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Microwave Impedance Imaging of Complex materials Zhi-Xun Shen, Stanford University, DMR 0906027

Microwave Impedance Imaging of Complex materials Zhi-Xun Shen, Stanford University, DMR 0906027

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Microwave Impedance Imaging of Complex materials Zhi-Xun Shen, Stanford University, DMR 0906027

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  1. Microwave Impedance Imaging of Complex materialsZhi-Xun Shen, Stanford University, DMR 0906027 The quantum Hall effect (QHE) is among the few textbook examples where the experimental results are insensitive to imperfections in real materials. The robustness of the dissipationless longitudinal transport and the Hall conductance quantization are topologically protected by the edge states, which are difficult to be visualized due to the buried 2D electron gas (2DEG) structures. Using a low-temperature microwave impedance microscope (Fig. 1a), we were able to demonstrate the real-space imaging of the conducting (bright ring in the Imaginary part) and the insulating (bright ring in the Real part) strips of an etched GaAs 2DEG sample in the QHE regime. The mesoscopic widths and local conductivity of these nontrivial edge channels are, for the first time, mapped out and quantitatively compared with theory. The results pave the way to study other exotic 2DEG physics, such as the fractional QHE and the 2D metal-insulator transition, with local probes. Fig. 1 (a) Schematic of the microwave impedance microscope. (b) Microwave images at 2.3K and 5.4T on an etched GaAs 2D electron gas. The conductivity map, showing both the metallic edge and the insulating strip, can be readily extracted from the impedance images. K. Lai, W. Kundhikanjana, M. A. Kelly, Z.-X. Shen, J. Shabani, and M. Shayegan, submitted.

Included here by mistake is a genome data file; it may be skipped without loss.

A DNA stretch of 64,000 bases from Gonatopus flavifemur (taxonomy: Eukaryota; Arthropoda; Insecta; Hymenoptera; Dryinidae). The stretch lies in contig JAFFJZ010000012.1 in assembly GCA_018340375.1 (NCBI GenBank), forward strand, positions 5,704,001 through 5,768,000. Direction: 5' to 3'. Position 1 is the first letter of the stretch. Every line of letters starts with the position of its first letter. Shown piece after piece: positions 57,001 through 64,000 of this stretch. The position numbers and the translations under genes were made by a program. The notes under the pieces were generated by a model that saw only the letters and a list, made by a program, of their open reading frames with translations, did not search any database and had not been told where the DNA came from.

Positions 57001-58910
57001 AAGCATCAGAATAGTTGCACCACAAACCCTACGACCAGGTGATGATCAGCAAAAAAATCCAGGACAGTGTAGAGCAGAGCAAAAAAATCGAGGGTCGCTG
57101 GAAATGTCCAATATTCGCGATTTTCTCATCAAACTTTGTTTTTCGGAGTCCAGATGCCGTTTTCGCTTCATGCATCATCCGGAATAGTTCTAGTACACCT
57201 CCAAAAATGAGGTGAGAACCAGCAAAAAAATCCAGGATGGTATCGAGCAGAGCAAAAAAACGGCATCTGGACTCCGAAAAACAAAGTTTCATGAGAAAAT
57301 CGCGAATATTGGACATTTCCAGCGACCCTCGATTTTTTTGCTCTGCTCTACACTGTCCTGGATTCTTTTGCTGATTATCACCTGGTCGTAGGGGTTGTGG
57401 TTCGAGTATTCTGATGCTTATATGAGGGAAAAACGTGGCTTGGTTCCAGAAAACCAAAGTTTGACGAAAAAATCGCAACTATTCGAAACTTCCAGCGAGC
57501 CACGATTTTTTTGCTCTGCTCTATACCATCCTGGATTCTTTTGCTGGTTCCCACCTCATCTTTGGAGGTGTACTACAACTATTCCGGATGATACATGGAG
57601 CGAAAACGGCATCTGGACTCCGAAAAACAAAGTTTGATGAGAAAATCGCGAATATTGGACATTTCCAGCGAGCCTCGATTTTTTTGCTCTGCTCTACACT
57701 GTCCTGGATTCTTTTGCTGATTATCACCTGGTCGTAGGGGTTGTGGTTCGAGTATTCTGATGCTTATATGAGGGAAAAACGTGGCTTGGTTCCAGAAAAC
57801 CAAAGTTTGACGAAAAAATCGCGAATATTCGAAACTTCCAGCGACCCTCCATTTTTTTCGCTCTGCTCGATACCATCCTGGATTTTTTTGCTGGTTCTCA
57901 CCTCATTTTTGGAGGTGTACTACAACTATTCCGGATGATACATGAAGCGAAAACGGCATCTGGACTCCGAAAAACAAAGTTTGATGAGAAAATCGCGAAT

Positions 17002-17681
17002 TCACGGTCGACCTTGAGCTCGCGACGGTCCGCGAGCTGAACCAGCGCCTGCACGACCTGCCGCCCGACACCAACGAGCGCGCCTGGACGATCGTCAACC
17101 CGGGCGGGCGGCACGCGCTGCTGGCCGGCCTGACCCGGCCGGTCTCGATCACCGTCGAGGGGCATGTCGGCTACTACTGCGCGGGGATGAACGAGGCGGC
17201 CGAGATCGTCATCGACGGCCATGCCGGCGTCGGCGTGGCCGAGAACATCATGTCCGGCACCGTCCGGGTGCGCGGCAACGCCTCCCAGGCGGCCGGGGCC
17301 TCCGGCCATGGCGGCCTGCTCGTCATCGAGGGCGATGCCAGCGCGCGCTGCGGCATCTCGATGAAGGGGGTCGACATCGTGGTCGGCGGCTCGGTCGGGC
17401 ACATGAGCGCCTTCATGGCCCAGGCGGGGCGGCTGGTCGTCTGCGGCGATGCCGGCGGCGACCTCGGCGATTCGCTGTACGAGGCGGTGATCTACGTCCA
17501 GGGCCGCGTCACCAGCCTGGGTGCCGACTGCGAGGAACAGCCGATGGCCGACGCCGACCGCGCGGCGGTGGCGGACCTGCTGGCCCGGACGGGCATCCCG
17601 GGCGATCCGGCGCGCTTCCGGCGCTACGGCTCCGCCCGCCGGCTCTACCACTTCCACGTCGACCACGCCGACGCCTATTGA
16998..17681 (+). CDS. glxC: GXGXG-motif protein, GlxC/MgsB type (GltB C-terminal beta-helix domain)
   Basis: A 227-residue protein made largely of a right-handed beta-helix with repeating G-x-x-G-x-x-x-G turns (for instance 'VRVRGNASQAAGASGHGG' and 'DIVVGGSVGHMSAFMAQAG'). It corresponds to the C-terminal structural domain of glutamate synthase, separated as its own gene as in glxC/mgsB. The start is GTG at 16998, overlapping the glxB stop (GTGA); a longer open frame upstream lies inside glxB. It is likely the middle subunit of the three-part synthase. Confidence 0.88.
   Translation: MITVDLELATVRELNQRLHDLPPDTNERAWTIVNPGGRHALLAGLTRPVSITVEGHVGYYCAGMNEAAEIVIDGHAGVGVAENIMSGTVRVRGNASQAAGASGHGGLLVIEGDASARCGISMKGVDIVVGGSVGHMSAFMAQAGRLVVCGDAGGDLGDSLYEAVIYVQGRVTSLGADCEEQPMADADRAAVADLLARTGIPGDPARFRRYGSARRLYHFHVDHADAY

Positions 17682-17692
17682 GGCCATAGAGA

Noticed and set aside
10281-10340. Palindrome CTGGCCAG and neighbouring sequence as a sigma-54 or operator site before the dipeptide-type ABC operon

2. Microwave Impedance Imaging of Complex materialsZhi-Xun Shen, Stanford University, DMR 0906027 The local electrical maps contain not only fundamental importance for physics research but also pedagogical merit for the general public. We participated in the outreach program with the Latino College Preparatory Academy and the Exploratorium Teacher Institute (Fig. 2) and presented in the NSF nanoscale probing and imaging workshop. The concepts of “nano” and “spatial non-uniformity” are readily appreciated by the students and teachers. The ability to study local electrical properties without contact electrodes also attracts much interest from the industry, such as Agilent Technologies Inc. The microscope can now be configured either as a standard mode on state-of-the-art atomic-force microscope platforms for general-purpose material science research (Fig. 2), or as a customized instrument for condensed matter physics studies. Fig. 2 (Top) Lab tours for students and high school teachers. (Bottom) General-purpose microwave imaging on various samples for studying the local electrical properties.